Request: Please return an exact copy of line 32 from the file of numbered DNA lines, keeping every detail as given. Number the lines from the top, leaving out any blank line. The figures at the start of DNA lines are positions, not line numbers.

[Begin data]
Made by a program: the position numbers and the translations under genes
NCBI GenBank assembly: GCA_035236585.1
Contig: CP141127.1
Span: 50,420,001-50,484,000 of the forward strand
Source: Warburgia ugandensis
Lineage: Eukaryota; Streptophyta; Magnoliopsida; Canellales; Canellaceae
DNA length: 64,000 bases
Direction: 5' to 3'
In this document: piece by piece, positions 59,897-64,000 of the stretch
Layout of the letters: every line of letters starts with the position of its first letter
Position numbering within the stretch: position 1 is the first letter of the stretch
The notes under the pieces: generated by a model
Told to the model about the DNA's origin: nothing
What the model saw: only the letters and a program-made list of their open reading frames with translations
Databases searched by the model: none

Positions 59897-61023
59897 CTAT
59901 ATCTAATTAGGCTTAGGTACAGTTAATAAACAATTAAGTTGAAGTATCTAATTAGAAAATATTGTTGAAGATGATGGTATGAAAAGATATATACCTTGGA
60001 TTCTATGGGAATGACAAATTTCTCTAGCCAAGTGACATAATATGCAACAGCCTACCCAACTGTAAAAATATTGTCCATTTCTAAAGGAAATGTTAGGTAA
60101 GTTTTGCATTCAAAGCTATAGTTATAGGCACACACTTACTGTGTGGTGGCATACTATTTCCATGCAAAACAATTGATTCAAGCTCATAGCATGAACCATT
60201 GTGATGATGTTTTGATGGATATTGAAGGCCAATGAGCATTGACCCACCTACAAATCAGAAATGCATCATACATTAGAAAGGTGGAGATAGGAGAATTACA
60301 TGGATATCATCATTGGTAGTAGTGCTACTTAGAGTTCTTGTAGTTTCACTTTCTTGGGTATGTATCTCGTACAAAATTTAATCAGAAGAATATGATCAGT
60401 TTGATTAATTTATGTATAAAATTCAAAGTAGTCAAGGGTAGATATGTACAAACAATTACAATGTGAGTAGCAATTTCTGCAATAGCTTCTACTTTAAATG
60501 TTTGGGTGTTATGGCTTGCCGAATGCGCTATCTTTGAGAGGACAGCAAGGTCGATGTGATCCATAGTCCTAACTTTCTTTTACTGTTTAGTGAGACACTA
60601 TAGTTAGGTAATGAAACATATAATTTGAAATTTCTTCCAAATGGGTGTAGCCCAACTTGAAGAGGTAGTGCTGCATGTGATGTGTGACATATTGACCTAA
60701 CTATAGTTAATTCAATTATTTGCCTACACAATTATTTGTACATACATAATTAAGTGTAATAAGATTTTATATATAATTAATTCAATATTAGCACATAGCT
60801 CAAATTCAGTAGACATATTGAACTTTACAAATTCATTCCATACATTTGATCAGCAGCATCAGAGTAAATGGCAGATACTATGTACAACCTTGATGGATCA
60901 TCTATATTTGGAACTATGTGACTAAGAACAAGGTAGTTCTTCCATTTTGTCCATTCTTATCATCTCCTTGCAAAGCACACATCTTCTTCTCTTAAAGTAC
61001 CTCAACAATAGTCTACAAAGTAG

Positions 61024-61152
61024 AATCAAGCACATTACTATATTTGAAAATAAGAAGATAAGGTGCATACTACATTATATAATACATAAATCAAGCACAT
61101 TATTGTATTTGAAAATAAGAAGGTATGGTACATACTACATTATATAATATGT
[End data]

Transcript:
61101 TATTGTATTTGAAAATAAGAAGGTATGGTACATACTACATTATATAATATGT